That word was extremely liberating (and exhilarating). I shared it with everyone. Even when I met with the senior pastor, he wholeheartedly concurred and said that he had been waiting for me to “fully” show up. So I made some adjustments to how I physically showed up in the church, no longer shrinking, and feeling really good.

I thought that was the end of the story.

A couple of weeks later, I ran into the Yoruba priestess at a local coffee shop. I told her about how her message had continued to resonate with me. She tilts her head. “I wonder if you are being called to officially be crowned.” “What does it mean to be ‘officially crowned’?” I inquired. She described the process — the $10k-20k financial commitment, the studying of the Yoruba tradition, the shaving of my head, and other ritual practices to which I would need to submit. And in the end, I would be crowned.

A bald head and $20,000 buy-in should have been a hard stop for me. But I was on a journey.

I shared this conversation with my tribe (i.e., the people who knew me intimately, who understood my seeker/searcher nature). They also all happened to be Christian, and deeply rooted and influenced by the American Christian tradition. I never questioned the credibility of their insights, though, admittedly, I only half-listened to them. Their concerns were riddled with fear. Jesus got us scared of everything, including free thought and exploration. One of my sister-friends remembered my close friend from Seminary who happened to be Yoruba culturally, and a devout Christian spiritually. She told me to call him and tell him everything.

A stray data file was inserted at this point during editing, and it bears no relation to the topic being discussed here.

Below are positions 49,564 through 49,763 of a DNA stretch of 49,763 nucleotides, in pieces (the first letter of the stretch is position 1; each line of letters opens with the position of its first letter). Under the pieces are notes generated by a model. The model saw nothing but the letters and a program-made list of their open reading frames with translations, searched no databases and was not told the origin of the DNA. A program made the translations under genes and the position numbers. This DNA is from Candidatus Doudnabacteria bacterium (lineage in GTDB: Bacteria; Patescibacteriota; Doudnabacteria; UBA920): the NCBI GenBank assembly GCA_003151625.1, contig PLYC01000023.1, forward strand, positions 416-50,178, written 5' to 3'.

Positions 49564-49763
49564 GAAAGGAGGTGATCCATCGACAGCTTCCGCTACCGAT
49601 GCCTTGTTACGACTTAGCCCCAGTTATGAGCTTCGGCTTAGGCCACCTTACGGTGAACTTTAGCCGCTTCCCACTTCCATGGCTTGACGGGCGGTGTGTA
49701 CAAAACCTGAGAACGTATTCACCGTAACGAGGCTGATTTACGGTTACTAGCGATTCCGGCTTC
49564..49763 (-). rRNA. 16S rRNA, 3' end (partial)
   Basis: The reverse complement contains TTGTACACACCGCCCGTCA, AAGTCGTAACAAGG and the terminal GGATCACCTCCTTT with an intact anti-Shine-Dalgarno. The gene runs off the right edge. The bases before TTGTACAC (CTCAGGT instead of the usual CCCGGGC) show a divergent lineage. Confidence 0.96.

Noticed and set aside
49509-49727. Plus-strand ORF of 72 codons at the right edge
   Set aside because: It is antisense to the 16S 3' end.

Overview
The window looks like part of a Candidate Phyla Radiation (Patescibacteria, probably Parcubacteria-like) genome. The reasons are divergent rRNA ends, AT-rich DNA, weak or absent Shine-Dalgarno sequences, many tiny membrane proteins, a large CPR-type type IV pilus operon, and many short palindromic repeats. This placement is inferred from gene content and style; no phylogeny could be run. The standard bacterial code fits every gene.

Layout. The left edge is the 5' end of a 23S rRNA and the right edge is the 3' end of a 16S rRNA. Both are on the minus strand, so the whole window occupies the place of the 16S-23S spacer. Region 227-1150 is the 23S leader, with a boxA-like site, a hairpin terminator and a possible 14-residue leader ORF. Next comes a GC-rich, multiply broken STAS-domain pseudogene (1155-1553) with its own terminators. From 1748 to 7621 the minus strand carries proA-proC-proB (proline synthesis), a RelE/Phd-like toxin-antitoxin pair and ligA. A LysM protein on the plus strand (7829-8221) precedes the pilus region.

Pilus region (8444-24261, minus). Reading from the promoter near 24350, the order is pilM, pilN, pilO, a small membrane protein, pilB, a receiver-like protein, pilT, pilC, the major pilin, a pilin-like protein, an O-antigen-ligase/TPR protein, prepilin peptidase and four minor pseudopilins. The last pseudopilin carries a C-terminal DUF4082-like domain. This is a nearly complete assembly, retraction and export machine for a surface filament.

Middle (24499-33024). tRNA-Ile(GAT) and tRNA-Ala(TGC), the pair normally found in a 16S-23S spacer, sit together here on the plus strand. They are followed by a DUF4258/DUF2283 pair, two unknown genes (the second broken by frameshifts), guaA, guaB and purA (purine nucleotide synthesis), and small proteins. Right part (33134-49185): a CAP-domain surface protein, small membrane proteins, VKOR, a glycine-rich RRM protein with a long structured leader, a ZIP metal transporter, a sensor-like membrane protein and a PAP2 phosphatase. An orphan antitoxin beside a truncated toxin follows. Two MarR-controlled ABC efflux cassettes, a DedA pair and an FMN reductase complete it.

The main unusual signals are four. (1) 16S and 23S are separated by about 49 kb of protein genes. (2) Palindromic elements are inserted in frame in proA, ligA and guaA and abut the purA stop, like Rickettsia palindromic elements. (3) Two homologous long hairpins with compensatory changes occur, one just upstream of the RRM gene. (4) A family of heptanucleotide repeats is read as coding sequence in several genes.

He and I hadn’t spoken in a couple of years. I reached out via Facebook. We talked for two hours. He listened to everything that led me to that moment — the 2016 election; white Christians heralding what Christian singer Vicki Yohe said of Trump’s win — “Jesus is returning to the White House”; the interfaith series at my church; the private Yoruba reading and the word that she gave me. I told him that all of that equaled me not trusting that I had the “full story”, and that I wanted to, if not go through the crowning process, at least travel to West Africa. I wanted to step my feet on ancestral land, to make a connection, to see if there are any spiritual insights that are simply waiting for me to come home.

With the precision of a master surgeon, he took out his scalpel and began to verbally cut away at my experience.

1. “You are not alone in your assessment of American Christianity’s problematic connection to the Trump win.” He assured me that lots of people were reeling in the same way as me. Including him. An affluent businessman and devout financial supporter of good biblical teachings, he withdrew all financial support from any ministry that promoted Trumpism.

2. “A two-hour reading where the central word was that you are a queen being dragged to her throne is not as deep as you think.” He insisted that in the first three minutes of a conversation with me it is evident that I am regal, wise, and very next-level.